Tag Archive | "Jeff Keppinger"

Triple Play: Carlos Gomez, Jeff Keppinger, Yadier Molina

Welcome to this week’s edition of the Triple Play. This week, we name our picks for the hottest and, um, not hottest players as we head into the All-Star break, plus a breakdown of one player’s Jekyll-and-Hyde season, and other random thoughts, including our weekly Wainwright Walk Watch. Let’s dive in:

Molina r1

Who’s Hot?

Carlos Gomez, Milwaukee Brewers

While Miguel Cabrera and Chris Davis have, justifiably, gotten the lion’s share of the headlines for their performances this season, Gomez has quietly turned into one of the top 10 all-around players in baseball this season. In fact, Baseball-Reference lists Gomez as its number one player in Wins Above Replacement (5.7), ahead of Cabrera, Davis, Clayton Kershaw and Manny Machado. Much of his value is placed on his Defensive WAR figure of 2.9 (second only to Atlanta’s Andrelton Simmons), but Gomez has been an offensive force as well. With a hitting line of .295/.337/.533, 14 HR, 45 RBI, 21 SB, and 51 runs scored, Gomez has been one of two bright spots for an abysmal Brewers team (Jean Segura is the other). While Gomez’s breakout (in his age 27 season) has been largely unnoticed by places like ESPN and Fox Sports, fantasy owners certainly have taken notice. He is on pace for a 25-75-40-90 season, which would put him right on the fringe of the top tier of outfielders. Gomez also leads the league with nine triples. And that game-ending catch a few days ago to rob Joey Votto of a home run is one of the best catches you will see this year (or any other). The Brewers may be having a down season, but between Gomez and Segura, at least their fans have two reasons for optimism.

Runner-up: Chris Davis, Baltimore Orioles

I’m running out of superlatives to describe Davis’ hitting prowess through the first 4½ months of 2013, so I’ll just list his statistics here: 37 HR, 93 RBI, 70 runs, .717 slugging pct, 193 OPS+. He is now tied with Reggie Jackson for most long balls hit at the All-Star break (only Barry Bonds hit more). He is on pace to club 62 home runs, knock in 153, and score 117 runs. Incidentally, Davis is also in his age-27 season. Obviously, the 62 home runs would surpass Roger Maris in the record book, which is sure to draw even more idiots like Rick Reilly out to cast suspicion on Davis without a shred of evidence. That’s the truly sobering effect of the Steroid Era: today’s players are being punished for the actions of others in the previous generation.

Who’s Not?

Jeff Keppinger, Chicago White Sox

According to Fangraphs, Keppinger has been the worst everyday player in the majors this season, with a -1.2 Wins Above Replacement player rating. That’s just a year removed from putting together a career-best year with the Tampa Bay Rays (2.7 WAR). Keppinger has two home runs, 25 RBI, 21 runs scored, and a cringe-inducing batting line of .246/.274/.294 in 303 plate appearances. His park-adjusted OPS+ is just 53, meaning that he has barely been worth HALF of a replacement player. Ugh. And hey, White Sox fans (all eight of you), the Jeff Keppinger Experience runs through 2015, thanks to that three-year, $12 million dollar “bargain” contract your team offered after the fluke 2012 season. My condolences.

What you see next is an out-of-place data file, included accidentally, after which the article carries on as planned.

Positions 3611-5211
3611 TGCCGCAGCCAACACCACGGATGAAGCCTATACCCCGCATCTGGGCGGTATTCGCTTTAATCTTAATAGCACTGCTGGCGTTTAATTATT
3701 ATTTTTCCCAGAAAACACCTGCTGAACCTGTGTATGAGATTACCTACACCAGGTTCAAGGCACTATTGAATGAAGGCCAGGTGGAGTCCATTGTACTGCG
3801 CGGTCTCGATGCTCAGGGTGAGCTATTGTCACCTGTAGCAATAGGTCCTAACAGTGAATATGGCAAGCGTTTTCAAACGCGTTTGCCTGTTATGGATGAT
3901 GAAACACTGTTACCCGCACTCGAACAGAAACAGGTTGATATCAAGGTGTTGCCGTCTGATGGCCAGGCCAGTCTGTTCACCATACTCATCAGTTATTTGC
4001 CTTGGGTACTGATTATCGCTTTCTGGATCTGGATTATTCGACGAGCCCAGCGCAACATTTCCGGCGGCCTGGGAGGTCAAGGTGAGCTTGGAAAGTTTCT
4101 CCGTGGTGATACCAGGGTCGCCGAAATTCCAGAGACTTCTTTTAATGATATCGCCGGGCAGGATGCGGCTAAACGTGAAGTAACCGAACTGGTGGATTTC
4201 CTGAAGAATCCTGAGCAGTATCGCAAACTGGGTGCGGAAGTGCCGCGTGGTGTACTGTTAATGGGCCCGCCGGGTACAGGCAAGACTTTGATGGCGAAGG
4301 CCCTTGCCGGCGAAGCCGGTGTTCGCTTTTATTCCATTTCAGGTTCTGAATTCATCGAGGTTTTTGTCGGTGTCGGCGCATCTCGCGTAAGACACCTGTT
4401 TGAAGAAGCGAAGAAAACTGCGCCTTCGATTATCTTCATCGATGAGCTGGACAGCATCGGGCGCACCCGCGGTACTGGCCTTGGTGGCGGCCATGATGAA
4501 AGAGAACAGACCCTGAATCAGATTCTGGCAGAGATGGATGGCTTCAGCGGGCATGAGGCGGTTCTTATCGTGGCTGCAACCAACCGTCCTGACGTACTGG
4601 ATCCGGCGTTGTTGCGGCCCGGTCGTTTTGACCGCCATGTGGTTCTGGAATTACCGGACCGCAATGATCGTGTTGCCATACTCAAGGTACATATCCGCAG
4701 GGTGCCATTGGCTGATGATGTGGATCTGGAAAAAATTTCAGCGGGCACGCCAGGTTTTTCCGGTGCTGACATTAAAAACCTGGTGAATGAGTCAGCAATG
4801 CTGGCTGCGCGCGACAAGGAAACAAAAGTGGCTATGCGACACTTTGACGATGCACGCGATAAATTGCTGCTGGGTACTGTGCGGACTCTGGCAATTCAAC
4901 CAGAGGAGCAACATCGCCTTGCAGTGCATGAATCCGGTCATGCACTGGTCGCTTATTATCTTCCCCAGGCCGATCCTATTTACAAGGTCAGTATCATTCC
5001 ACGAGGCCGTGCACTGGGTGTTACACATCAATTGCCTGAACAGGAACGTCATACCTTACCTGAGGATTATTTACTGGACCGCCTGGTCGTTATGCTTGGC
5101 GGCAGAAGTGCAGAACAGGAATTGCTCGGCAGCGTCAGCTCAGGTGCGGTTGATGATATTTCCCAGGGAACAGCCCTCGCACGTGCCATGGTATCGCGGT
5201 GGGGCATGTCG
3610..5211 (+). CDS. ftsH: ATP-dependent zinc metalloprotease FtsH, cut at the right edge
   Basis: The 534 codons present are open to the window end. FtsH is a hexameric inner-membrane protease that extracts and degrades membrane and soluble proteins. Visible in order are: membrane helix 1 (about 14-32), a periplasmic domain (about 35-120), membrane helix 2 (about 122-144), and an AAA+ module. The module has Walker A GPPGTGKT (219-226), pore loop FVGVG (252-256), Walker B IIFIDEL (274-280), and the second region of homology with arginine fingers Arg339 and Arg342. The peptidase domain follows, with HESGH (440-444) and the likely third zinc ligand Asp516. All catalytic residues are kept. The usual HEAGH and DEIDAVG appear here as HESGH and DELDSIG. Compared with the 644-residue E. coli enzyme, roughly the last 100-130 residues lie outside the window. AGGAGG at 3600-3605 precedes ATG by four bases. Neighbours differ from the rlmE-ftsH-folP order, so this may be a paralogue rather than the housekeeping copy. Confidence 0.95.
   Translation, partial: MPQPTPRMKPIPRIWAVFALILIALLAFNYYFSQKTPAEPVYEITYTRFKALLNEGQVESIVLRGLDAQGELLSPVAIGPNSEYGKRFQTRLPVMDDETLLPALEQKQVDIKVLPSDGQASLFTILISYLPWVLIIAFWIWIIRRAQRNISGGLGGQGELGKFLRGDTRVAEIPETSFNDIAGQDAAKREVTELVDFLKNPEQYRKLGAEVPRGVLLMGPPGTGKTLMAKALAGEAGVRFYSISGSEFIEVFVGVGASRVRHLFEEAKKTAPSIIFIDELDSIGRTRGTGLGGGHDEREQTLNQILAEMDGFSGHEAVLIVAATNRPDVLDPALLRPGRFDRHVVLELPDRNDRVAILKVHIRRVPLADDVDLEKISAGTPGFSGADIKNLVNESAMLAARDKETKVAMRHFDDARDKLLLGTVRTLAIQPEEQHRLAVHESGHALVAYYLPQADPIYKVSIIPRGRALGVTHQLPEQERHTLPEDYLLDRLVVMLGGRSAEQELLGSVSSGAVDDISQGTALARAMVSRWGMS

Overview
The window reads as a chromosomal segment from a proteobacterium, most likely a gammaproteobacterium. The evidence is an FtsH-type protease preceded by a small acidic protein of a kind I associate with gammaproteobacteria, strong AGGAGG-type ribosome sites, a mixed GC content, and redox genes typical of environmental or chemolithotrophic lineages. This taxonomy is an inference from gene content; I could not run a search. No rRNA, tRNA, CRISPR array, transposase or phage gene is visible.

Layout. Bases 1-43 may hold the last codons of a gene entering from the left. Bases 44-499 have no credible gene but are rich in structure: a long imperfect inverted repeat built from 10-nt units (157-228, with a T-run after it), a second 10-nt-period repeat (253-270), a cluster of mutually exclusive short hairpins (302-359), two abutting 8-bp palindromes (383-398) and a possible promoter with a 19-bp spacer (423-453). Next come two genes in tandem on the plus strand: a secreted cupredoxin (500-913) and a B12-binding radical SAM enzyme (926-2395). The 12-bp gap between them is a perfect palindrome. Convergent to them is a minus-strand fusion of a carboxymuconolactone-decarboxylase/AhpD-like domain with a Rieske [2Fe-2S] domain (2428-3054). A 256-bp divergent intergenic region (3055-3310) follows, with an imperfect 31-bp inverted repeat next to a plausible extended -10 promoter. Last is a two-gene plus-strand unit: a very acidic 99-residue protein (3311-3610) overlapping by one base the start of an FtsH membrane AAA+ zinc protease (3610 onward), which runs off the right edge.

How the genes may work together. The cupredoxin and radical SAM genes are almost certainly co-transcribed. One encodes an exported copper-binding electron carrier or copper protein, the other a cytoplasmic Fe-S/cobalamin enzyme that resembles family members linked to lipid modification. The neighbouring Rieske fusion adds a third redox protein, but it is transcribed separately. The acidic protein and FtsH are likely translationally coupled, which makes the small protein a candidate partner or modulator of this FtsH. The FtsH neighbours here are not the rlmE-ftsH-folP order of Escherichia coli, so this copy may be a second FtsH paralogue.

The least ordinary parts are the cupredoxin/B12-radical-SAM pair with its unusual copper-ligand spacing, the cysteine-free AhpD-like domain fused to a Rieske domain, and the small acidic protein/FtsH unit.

Runner-up: Joe Blanton, Los Angeles Angels

By any measure, the former Phillie has been terrible for the Angels this season. He “leads” the American League in hits (148) and home runs (23) allowed and sports a 5.53 ERA and 1.55 WHIP. Other stats (including WAR) indicate that pitchers like San Diego’s Jason Marquis, Houston’s Lucas Harrell and Kansas City’s Jeremy Guthrie have been worse this season, but all of those pitchers have been credited with at least five wins. That gives them at least a shred of value in fantasy baseball. Blanton is 2-12, giving him no value whatsoever in any context. He is the first Angels pitcher to have a dozen losses at the All-Star break since 1974. This is what happens when a team blows all its big dollars on hitting and has to settle for third-tier free agents to fill out a pitching staff. By the way, Joe, don’t be blaming your catcher (Chris Iannetta) or your pitching coach (Mike Butcher). If you want to know who to blame for being such a rotten pitcher, just take a gander in the mirror.

Playing the Name Game

Player A: .259/.342/.512, 12 HR, 40 RBI, 27 runs, 2 SB, .854 OPS

Player B: .167/.263/.232, 3 HR, 7 RBI, 11 runs, 1 SB, .495 OPS

Player A is what Mark Reynolds did between Opening Day and Memorial Day. Player B is the version from Memorial Day till now. Egads. You knew Reynolds wouldn’t stay as hot as he was in April, when he batted .301 with 8 HR and 22 RBI, but this slump is beyond ghastly. Thus far in July, Reynolds has limp-noodled his way to a .091 average with one lone RBI. With Lonnie Chisenhall showing some flashes of potential at third base, Reynolds might find himself on the bench more and more frequently. The way he is hitting right now, that’s exactly where he belongs.

Player A: 6-1 W-L, 3.16 ERA, 1.14 WHIP, 62 strikeouts

Player B: 6-4 W-L, 4.29 ERA, 1.16 WHIP, 66 strikeouts